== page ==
Millennials When it comes to thefuture of the world, 79 percent of young people in lower- andmiddle-income countries are optimistic, while just half of those inhigher-income countries say they are. Photo:Shutterstock)

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It sounds almost counter-intuitive, considering headlines oneverything from student loan debt to low-paying jobs, but young people across theworld—particularly those in lower- and middle-income countries—areactually more optimistic than their elders.

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So says the Goalkeepers Global Youth Poll from the Bill& Melinda Gates Foundation and Ipsos Public Affairs. The poll,which asked adults and young people in 15 countries about theiroutlook on their personal lives, challenges for their communities,and the direction of their countries, chose countries in eachincome range based on World Bank rankings.

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Related: Automation, gig work and other reasons millennialsfear the future

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Higher-income countries chosen for the poll were Australia,France, Germany, Great Britain, Sweden, the U.S. and Saudi Arabia,while lower- and middle-income countries were Brazil, China, India,Indonesia, Kenya, Mexico, Nigeria and Russia.

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Young people (ages 12–24) in the latter group of countries arethe most optimistic group across all measures, says the report, andare not only more likely to believe they can affect the way theircountries are governed but also (at 63 percent) that theirgeneration will have a more positive impact on the world than theirparents' generation. Interestingly, only 39 percent of young peoplein higher-income countries agree with that last statement, althoughin both groups of countries young people were more likely to agreethan their elders.

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When it comes to the future of the world, 79 percent of youngpeople in lower- and middle-income countries are optimistic, whilejust half of those in higher-income countries say they are.

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The report also polled each age group on which of the UNSustainable Development Goals (GlobalGoals) their leaders should focus on. They ranked: endingpoverty (33 percent), improving education (31 percent), andaccessing jobs (27 percent).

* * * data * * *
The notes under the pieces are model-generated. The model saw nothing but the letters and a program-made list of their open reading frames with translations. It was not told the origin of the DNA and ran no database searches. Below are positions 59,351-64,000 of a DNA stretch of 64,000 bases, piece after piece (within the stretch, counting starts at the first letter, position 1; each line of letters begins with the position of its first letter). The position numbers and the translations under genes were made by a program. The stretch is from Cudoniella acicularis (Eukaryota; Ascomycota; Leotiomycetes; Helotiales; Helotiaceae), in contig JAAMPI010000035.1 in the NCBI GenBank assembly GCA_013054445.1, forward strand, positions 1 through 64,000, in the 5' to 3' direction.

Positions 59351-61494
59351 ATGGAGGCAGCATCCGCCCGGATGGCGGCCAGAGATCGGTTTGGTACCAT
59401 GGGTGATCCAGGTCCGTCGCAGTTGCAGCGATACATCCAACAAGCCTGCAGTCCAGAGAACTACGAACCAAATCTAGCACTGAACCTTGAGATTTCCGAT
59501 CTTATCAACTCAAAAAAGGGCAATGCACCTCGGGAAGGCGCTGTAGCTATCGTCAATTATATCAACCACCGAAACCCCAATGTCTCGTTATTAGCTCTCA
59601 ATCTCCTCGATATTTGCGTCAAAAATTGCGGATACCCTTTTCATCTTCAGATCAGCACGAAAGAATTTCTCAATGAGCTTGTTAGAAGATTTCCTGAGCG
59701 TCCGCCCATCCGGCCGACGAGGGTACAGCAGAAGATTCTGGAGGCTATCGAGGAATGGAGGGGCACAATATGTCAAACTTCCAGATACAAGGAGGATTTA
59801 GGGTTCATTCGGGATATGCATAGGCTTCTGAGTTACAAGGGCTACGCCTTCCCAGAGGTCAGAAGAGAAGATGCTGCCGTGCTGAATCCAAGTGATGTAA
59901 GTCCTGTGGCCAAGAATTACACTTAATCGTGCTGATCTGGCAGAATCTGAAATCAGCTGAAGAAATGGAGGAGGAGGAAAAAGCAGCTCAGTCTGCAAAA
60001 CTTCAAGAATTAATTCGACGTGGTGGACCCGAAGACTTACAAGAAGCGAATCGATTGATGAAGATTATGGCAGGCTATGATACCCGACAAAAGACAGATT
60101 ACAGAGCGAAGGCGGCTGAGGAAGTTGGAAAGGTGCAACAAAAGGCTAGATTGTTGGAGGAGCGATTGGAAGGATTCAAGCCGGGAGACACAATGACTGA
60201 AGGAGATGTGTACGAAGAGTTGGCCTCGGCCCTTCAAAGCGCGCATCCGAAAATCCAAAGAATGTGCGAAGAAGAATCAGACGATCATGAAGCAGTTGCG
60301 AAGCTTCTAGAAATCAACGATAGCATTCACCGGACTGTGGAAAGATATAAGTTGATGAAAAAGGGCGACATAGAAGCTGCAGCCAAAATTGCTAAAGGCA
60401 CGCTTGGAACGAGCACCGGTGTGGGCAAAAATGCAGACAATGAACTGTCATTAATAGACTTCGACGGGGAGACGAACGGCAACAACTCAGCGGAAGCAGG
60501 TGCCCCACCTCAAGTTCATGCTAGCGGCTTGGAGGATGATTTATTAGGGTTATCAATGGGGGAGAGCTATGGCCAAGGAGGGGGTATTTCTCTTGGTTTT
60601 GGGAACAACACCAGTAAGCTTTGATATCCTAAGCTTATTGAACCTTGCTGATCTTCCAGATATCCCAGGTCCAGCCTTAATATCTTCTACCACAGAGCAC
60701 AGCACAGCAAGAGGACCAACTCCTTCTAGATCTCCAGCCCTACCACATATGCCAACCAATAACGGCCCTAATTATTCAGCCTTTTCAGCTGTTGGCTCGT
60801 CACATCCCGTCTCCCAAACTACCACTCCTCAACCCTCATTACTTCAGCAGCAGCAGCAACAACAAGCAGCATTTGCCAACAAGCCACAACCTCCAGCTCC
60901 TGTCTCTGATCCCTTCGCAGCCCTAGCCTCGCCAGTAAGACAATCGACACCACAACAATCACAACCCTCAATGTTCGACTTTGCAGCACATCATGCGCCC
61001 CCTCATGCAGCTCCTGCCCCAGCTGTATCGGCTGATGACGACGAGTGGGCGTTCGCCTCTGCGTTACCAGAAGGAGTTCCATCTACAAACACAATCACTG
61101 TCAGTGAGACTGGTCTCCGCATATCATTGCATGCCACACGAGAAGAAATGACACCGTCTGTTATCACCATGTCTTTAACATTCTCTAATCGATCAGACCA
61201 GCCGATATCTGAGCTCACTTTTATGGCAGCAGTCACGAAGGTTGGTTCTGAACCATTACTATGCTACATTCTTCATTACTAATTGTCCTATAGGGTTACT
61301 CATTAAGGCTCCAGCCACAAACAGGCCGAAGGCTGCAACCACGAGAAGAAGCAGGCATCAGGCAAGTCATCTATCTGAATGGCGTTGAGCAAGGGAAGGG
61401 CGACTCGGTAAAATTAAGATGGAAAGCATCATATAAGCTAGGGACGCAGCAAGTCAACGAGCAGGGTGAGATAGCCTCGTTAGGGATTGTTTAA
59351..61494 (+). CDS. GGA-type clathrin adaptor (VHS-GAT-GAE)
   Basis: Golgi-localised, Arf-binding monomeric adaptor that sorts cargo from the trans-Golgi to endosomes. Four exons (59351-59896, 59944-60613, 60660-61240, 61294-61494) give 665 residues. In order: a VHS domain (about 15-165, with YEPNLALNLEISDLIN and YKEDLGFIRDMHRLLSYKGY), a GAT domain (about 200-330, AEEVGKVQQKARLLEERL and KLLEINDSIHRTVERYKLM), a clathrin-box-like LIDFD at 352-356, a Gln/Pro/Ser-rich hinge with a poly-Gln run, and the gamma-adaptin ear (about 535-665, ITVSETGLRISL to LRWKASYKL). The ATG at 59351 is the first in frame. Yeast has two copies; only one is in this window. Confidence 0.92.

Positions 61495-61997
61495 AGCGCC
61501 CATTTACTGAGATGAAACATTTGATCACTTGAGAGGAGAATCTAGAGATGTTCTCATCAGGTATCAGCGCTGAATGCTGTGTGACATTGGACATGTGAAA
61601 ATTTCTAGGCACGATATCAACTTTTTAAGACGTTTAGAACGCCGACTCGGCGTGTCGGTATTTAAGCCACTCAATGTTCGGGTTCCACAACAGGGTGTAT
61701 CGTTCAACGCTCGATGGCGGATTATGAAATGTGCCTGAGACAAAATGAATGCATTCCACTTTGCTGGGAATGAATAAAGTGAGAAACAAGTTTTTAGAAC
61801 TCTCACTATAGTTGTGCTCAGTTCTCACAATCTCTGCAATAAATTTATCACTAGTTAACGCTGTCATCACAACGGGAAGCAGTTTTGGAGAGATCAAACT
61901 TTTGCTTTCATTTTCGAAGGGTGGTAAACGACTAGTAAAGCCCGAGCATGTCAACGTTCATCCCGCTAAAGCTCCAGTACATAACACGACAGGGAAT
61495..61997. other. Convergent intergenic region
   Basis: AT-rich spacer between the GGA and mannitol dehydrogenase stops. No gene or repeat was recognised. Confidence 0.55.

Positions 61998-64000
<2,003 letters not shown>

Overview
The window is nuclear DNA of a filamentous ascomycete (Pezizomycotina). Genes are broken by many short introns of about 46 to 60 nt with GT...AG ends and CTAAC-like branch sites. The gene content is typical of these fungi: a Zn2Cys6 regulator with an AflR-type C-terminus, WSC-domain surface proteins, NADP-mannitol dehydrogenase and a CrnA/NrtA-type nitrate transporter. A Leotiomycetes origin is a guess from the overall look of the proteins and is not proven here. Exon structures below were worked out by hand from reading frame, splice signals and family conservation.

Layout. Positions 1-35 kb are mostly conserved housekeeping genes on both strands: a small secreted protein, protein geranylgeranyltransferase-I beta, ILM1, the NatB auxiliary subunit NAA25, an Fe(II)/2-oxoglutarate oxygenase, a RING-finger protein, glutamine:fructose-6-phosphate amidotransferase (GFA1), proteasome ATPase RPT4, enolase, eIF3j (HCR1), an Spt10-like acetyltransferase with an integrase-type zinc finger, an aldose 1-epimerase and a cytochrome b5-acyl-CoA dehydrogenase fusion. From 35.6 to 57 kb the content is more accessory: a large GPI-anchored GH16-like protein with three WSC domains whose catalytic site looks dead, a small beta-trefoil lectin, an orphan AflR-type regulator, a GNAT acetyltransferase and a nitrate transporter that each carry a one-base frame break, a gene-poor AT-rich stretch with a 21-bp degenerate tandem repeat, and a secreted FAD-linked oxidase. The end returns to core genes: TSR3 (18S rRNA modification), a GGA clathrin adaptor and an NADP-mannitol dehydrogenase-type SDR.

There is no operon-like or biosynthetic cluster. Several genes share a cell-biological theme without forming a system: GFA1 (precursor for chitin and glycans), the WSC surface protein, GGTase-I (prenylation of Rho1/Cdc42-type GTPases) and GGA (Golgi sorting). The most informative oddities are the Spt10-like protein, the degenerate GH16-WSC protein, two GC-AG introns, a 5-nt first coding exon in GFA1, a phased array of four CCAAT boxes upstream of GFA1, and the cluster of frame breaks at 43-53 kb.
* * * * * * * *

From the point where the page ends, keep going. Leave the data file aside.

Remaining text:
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But priorities change depending on country group, with lower-and middle-income countries putting improving education (41percent), ending poverty (37 percent) and accessing jobs (32percent) at the top of their list. Higher-income countries, on theother hand, rank ending poverty (29 percent), addressing climatechange (24 percent), improving education (21 percent) and endingconflicts (21 percent) at the top.

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And in the age of #MeToo, it's probably not surprising thatacross lower-, middle- and high-income groups of countries, womenare more likely than men to agree with the statement: “Life isbetter for men and boys than women and girls.” The difference ismore pronounced, the report points out, in higher-income countries,where 49 percent of women agreed, compared with 37 percent of men.In lower- and medium-income countries, 45 percent of women agreed,compared with 43 percent of men.

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While the “stunning progress” in fighting poverty and disease“is being felt in in lower- and middle-income countries,” and since2000, the number of people living in extreme poverty has declinedby more than 1 billion, the report adds that “rapid populationgrowth in the poorest countries, particularly in sub-SaharanAfrica, is putting future progress at risk.” A critical driver ofproductivity and innovation, it adds will be the investment inyoung people, especially in their health and education.

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Read more about the next generations'outlook:

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Marlene Satter

Marlene Y. Satter has worked in and written about the financial industry for decades.